The following is an excerpt from a samvaad (dialogue) session with Acharya Prashant.
नष्टो मोह: स्मृतिर्लब्धा त्वत्प्रसादान्मयाच्युत।
स्थितोऽस्मि गतसन्देह: करिष्ये वचनं तव।।
naṣhṭo mohaḥ smṛitir labdhā tvat-prasādān mayāchyuta
sthito ‘smi gata-sandehaḥ kariṣhye vachanaṁ tava
Arjuna said: O infallible one, by your grace my illusion has been dispelled, and I am situated in knowledge. I am now free from doubts, and I shall act according to your instructions.
~ Chapter 18, Verse 73
✥ ✥ ✥
Acharya Prashant (AP): So, we have read that the topic for today is smṛitir labdhā. It relates to remembrance. It is important to put a little context on these words.
In the Bhagavad Gita, these are the last words uttered by Arjuna, becoming the last chapter obviously, and are close to being the final verses. Arjuna is declaring that “I have regained remembrance”. So, one wonders, what is it that Arjuna seems to have gained? What is it he seems to have again remembered? He is making a claim. He is expressing his situation. He is saying, “After all the discussion that we had, O Krishna, now I remember.” What is it that he remembers?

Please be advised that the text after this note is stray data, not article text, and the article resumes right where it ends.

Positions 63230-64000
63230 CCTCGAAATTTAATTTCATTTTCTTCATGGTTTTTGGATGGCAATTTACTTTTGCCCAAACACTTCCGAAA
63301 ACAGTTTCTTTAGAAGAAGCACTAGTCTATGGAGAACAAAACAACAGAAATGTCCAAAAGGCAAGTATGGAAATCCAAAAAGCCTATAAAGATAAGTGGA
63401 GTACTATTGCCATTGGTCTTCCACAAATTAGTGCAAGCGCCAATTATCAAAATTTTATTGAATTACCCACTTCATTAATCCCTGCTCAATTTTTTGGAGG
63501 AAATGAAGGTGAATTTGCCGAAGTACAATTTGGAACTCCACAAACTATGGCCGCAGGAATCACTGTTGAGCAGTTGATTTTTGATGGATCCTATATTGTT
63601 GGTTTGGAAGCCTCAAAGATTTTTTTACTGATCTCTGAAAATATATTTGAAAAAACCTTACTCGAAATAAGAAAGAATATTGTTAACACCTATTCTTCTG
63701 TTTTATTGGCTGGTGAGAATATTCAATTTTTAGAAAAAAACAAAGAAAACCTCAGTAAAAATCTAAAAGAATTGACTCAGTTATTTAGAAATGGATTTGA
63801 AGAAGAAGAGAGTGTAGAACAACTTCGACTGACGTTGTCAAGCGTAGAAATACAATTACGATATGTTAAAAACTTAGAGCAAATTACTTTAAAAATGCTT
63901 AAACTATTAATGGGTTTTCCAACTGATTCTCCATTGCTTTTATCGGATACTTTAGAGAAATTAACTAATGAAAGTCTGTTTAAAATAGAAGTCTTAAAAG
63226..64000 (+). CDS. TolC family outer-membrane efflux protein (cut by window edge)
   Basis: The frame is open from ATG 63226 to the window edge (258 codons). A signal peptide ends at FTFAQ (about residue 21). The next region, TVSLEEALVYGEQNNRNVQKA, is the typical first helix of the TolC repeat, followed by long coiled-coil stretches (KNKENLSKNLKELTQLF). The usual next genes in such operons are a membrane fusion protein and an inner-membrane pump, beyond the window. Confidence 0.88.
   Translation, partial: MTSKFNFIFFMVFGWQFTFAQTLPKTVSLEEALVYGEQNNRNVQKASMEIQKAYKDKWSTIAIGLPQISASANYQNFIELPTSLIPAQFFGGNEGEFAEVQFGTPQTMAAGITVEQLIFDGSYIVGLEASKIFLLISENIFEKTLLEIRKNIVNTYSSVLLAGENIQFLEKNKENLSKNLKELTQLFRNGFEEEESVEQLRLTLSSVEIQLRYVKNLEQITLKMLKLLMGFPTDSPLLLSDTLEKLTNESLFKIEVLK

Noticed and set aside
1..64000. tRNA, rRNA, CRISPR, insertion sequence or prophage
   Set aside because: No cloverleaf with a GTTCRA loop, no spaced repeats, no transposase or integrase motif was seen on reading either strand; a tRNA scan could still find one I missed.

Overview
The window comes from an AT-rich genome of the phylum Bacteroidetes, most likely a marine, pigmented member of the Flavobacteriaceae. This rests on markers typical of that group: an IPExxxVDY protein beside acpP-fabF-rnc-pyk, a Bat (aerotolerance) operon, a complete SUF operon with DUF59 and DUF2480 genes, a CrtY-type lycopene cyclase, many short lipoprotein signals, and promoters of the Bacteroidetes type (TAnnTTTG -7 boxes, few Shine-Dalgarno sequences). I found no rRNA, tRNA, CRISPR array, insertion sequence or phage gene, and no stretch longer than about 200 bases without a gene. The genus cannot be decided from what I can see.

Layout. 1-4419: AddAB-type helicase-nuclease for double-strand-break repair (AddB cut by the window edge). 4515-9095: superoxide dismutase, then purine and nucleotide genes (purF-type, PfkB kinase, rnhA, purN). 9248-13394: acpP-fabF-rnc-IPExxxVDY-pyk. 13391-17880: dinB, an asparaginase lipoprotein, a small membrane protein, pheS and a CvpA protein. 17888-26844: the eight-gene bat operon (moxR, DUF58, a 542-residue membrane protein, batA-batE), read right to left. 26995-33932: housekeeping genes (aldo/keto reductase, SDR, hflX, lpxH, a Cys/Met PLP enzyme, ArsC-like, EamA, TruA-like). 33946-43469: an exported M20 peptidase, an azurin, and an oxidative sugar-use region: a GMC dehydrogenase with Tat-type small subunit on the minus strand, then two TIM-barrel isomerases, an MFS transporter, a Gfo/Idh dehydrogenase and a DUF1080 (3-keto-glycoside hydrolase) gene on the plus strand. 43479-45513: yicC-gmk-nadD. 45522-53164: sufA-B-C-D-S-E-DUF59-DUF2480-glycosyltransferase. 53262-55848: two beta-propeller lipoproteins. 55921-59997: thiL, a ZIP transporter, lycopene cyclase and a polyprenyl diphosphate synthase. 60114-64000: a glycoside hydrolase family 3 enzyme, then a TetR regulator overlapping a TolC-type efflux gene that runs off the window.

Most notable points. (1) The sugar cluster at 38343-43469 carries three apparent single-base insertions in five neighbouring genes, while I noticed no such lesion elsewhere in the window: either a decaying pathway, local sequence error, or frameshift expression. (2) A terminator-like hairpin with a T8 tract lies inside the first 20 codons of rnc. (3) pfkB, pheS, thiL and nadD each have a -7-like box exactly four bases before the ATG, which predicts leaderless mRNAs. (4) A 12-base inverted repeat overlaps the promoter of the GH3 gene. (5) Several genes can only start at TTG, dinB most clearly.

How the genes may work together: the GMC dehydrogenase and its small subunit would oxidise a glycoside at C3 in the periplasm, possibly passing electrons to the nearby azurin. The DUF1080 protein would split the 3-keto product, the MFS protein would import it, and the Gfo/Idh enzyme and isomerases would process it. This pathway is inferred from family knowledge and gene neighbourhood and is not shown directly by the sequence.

Now, this word ‘remembrance’ is not at all a new word for us. In the spiritual domain, it is quite a familiar and oft-used word. We say we must remember; ‘sumiran’, ‘surati’, ‘smaran’. A lot of emphasis has been put on remembering by saints, by scriptures, by religious traditions across the world. And they say, “Remember,” and they say, “Remember the Truth, remember God.” What is it that is being asked to be remembered?
When the mind hears the word ‘remembrance’, does it not treat it like any other word? Because words are words, words are the stuff of mind. The mind is used to receiving words. And every word is a proxy for some object, for something that is situated in space…